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Heart Health and Happiness


Written by Natalia Hnatiw

Your heart is one of the most important organs in your body. Without the heart pumping blood and life force to your organs, they would not be able to function. Since February is Heart Health Month, and with Valentine’s Day just around the corner, I think that it’s fitting to give our hearts the acknowledgement they deserve by doing things that keep them healthy.

What Keeps the Heart Happy?

Love! This may seem a little obvious but it can also be the most overlooked. Our hearts are made to love, truly and purely. When we love ourselves, we are able to love others. When we give with open hearts, the world opens up to us with endless opportunities.

Follow Your Heart: There is a reason why we are told to follow our hearts, it is where our intuition lies. When we feel joyous and excited about something, it is our hearts telling us that we are on the right path. When we feel dread or anxiety, or when our hearts actually hurt, it is a warning sign that what we are doing is not resonating with us and we need to re-evaluate our current situation.

Eat the Rainbow: It’s no surprise that we have to eat healthy to feel healthy and happy. No foods make the heart happier than nutrient dense, fresh fruits and vegetables. They vibrate at the highest frequency and thus, when consumed, keep us at a high frequency. They are also high in fibre, which helps to keep both our cholesterol and blood sugar balanced. Choose plenty of cruciferous vegetables like broccoli, cauliflower, Brussels sprouts and cabbage for a heart-healthy diet. Some of the best leafy greens to choose include romaine lettuce, green leaf lettuce, spinach, collard greens, and mustard greens. As for heart healthy fruit, citrus can be the most beneficial. Eating fruits such as lemons, limes, oranges, and grapefruits can make a big impact on your cardiac health. Overall, it’s important to have a lot of variety when it comes to filling your diet with fruits and vegetables. A colourful diet means you’re adding plenty of nutrients to your body.

Exercise: Like any other muscle in our body, our heart needs exercise to keep it happy and healthy. Exercise, especially the kind that increases our heart rate, is one of the best ways to keep our heart young and functioning optimally. Even things like brisk walking or taking the stairs can be beneficial in the long run. Remember that every bit counts. Skipping, stationary biking or hula hooping are fun ways to incorporate exercise into your daily life.

Manage Stress: Stress can have detrimental effects on the body and increases the risk of heart disease. Stress has a negative impact both on blood pressure and cholesterol. Minimizing our daily stressors can be challenging, therefore it is often more important to change the way we perceive stress, as it is our perception of it that can do the most damage. Unresolved emotions become stored in our body and when we do not resolve them, they manifest into health problems. If you are running late for something and there is nothing you can do about it, simply accept the situation and make a point of leaving earlier next time. Incorporating down time into your life, where you can focus on yourself, is also important. We need to find balance in everything we do. While we sometimes feel that we need to always be giving, we also need to be willing to take what we need and not feel guilty about it. So relax!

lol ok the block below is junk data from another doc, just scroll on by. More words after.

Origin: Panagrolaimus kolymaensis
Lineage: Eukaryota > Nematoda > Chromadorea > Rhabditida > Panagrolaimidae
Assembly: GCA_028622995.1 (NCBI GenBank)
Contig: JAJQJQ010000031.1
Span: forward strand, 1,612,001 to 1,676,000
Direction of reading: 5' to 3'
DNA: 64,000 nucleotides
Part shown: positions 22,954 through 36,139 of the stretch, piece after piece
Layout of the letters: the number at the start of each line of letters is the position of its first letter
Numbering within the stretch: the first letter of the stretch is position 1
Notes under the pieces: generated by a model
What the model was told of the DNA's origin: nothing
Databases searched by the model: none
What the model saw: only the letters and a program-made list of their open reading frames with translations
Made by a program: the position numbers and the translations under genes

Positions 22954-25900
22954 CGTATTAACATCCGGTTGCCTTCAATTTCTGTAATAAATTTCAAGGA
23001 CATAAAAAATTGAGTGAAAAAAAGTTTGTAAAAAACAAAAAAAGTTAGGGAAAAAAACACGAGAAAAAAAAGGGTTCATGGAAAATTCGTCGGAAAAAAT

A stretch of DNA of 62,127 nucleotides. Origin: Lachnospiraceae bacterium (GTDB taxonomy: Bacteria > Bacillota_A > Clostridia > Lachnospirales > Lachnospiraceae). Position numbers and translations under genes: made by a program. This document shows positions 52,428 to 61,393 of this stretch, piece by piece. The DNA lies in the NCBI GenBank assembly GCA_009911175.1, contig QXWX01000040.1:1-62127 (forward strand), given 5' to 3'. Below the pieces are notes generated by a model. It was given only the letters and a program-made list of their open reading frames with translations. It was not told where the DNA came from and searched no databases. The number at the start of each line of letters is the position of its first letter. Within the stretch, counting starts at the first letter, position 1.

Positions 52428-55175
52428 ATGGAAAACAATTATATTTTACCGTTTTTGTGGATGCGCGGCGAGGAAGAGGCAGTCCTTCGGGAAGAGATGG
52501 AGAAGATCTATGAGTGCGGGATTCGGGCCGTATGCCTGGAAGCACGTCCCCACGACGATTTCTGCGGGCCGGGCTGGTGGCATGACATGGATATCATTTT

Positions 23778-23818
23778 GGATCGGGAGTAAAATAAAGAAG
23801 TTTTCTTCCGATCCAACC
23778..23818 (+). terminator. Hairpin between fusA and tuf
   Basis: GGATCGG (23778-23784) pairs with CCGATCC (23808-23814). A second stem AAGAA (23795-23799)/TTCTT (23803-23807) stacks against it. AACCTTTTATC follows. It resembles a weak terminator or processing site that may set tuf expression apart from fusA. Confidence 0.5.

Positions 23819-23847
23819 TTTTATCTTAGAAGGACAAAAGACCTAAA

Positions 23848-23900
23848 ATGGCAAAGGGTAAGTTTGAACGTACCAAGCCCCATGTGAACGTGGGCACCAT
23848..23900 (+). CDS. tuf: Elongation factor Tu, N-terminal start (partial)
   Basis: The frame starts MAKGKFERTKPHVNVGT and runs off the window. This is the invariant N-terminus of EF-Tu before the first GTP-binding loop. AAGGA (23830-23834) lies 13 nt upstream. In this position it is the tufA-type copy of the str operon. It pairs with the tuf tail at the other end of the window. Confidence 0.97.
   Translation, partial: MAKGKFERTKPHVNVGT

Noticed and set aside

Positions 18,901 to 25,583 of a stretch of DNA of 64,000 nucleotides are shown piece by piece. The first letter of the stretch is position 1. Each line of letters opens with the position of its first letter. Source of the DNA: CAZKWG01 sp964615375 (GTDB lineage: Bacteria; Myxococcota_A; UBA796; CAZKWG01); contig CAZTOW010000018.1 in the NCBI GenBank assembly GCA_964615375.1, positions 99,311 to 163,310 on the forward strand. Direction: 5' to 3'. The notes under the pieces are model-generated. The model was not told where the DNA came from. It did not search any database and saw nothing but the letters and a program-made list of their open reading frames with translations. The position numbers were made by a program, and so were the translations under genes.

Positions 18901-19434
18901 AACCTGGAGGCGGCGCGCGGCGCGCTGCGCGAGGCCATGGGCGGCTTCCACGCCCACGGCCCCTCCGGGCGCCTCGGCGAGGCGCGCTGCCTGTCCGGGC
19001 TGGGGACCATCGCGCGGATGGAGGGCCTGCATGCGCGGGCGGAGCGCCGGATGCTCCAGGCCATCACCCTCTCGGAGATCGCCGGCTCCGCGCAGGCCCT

The Not-So-Sweet Truth About Sugar and Your Heart
While cardiologists have long warned patients about the dangers of a diet high in sodium and saturated fats, sugar has only recently been added to the list of dietary dangers. While I can go on and on about the negative affects that sugar has on our bodies, I will leave it for another article of its own. Here I will simply address the effects of sugar as it pertains to the heart.

A recent study in the Journal of the American Medical Association (JAMA) found that consuming increased amounts of sugar, especially in processed foods, can lower high-density lipoprotein cholesterol (good cholesterol) levels, while increasing triglyceride levels and (the bad) low-density lipoprotein cholesterol levels. This is because elevated blood glucose levels raise blood pressure and heart rate and interfere with the proper function of blood vessels, subsequently increasing the risk of heart disease and other heart problems down the line.

The Challenge
So which is the most harmful dietary danger, sodium, saturated fat or sugar? Does it really matter? In my opinion, if you are eating a predominantly plant-based diet, with organic animal protein used sparingly, while avoiding anything that comes in a box, you should be fine. It’s when we consume “foods” that have a closer relation to plastic than to something edible, that we begin to see problems. I think that we intuitively knew this at one point, but have been so bombarded with advertisements and media telling us what we should buy and what we should eat, that we have become so removed from nature and what real food should be.

So my challenge to you this Heart Health month is to stop and think anytime you’re about to eat something, and ask yourself, “How is this food nourishing me?” And if you can’t come up with an answer, maybe it’s time to rethink your eating habits. Remember that small changes over time can have the biggest impact. So if it’s cutting out the soda, decreasing your meat consumption or switching to organic produce, every little bit counts on your wellness journey.